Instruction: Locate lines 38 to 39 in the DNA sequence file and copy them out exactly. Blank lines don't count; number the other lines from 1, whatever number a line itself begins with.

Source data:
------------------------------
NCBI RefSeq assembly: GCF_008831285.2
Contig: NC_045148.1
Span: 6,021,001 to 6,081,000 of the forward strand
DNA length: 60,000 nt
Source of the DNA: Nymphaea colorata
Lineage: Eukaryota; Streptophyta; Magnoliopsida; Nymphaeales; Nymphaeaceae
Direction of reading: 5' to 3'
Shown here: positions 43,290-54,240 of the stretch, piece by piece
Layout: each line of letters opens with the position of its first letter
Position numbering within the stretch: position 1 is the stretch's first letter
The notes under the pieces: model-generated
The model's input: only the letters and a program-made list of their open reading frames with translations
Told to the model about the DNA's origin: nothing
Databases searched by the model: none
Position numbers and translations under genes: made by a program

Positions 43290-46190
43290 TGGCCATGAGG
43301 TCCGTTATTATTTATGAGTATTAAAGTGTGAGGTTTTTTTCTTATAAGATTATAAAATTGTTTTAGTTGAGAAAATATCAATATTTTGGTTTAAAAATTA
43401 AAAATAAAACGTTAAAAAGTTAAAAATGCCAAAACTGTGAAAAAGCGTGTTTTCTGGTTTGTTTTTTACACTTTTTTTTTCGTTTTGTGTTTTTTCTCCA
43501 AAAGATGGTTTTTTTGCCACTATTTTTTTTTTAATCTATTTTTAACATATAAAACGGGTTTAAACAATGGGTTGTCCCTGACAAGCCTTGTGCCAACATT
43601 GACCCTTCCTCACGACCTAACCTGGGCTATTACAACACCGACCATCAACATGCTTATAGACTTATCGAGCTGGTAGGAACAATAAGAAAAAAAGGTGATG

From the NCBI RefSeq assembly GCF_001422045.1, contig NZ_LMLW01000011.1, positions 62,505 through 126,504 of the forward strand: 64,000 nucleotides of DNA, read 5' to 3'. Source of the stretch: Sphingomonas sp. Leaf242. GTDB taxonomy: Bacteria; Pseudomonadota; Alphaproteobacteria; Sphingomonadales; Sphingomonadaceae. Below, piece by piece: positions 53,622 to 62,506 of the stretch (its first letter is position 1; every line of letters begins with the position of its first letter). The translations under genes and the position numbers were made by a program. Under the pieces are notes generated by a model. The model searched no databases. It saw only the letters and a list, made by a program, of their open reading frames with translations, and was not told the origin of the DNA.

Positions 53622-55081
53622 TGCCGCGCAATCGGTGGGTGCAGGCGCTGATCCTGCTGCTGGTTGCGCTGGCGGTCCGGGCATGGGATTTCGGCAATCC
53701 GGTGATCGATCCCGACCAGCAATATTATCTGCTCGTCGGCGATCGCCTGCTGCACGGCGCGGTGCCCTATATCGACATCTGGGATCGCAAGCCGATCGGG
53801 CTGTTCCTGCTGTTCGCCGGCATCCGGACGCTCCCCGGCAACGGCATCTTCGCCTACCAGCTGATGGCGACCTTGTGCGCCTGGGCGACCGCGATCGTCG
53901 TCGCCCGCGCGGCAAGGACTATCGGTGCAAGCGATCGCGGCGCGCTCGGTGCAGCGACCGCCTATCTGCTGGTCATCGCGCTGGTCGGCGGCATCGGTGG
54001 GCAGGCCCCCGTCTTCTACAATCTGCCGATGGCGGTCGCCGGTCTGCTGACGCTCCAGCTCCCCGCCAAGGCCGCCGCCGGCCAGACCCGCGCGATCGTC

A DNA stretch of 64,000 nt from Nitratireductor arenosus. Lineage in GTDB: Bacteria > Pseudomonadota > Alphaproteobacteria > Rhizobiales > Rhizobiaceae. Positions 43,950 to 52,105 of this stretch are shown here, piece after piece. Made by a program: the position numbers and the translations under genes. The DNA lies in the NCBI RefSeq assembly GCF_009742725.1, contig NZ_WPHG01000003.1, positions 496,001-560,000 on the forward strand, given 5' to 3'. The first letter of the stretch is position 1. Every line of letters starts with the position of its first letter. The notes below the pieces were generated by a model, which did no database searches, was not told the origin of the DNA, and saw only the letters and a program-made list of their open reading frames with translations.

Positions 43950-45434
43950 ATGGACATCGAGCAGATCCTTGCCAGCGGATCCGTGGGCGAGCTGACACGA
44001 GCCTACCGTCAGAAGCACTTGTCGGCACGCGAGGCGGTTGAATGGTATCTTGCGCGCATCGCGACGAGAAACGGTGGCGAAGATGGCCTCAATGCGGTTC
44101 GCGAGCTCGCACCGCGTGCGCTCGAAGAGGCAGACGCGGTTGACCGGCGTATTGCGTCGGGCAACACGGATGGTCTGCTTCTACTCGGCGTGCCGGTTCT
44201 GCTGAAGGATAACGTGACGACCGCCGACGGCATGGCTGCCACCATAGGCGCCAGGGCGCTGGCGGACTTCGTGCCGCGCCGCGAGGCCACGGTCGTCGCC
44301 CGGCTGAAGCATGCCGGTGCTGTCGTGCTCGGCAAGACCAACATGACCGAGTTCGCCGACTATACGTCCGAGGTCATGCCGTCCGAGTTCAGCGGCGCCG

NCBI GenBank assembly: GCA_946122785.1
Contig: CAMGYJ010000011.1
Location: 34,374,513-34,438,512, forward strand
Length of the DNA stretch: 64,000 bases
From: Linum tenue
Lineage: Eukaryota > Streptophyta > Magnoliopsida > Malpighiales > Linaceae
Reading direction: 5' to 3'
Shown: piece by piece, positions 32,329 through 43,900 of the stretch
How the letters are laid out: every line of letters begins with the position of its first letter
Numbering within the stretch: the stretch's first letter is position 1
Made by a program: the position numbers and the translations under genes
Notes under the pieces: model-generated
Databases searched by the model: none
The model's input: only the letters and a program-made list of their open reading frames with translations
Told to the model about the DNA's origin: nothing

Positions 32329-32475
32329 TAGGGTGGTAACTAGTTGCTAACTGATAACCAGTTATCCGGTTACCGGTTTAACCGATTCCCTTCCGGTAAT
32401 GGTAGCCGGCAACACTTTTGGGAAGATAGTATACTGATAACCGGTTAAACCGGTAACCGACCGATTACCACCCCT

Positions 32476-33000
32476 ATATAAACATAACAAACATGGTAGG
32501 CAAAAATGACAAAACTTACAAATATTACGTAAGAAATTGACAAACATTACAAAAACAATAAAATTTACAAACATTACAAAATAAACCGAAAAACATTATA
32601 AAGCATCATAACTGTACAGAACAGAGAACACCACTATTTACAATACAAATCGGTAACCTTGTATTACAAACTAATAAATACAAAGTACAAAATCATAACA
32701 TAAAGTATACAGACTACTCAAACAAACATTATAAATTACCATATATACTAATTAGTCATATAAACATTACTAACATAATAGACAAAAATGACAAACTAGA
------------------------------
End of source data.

Location: 34,374,513-34,438,512, forward strand
Length of the DNA stretch: 64,000 bases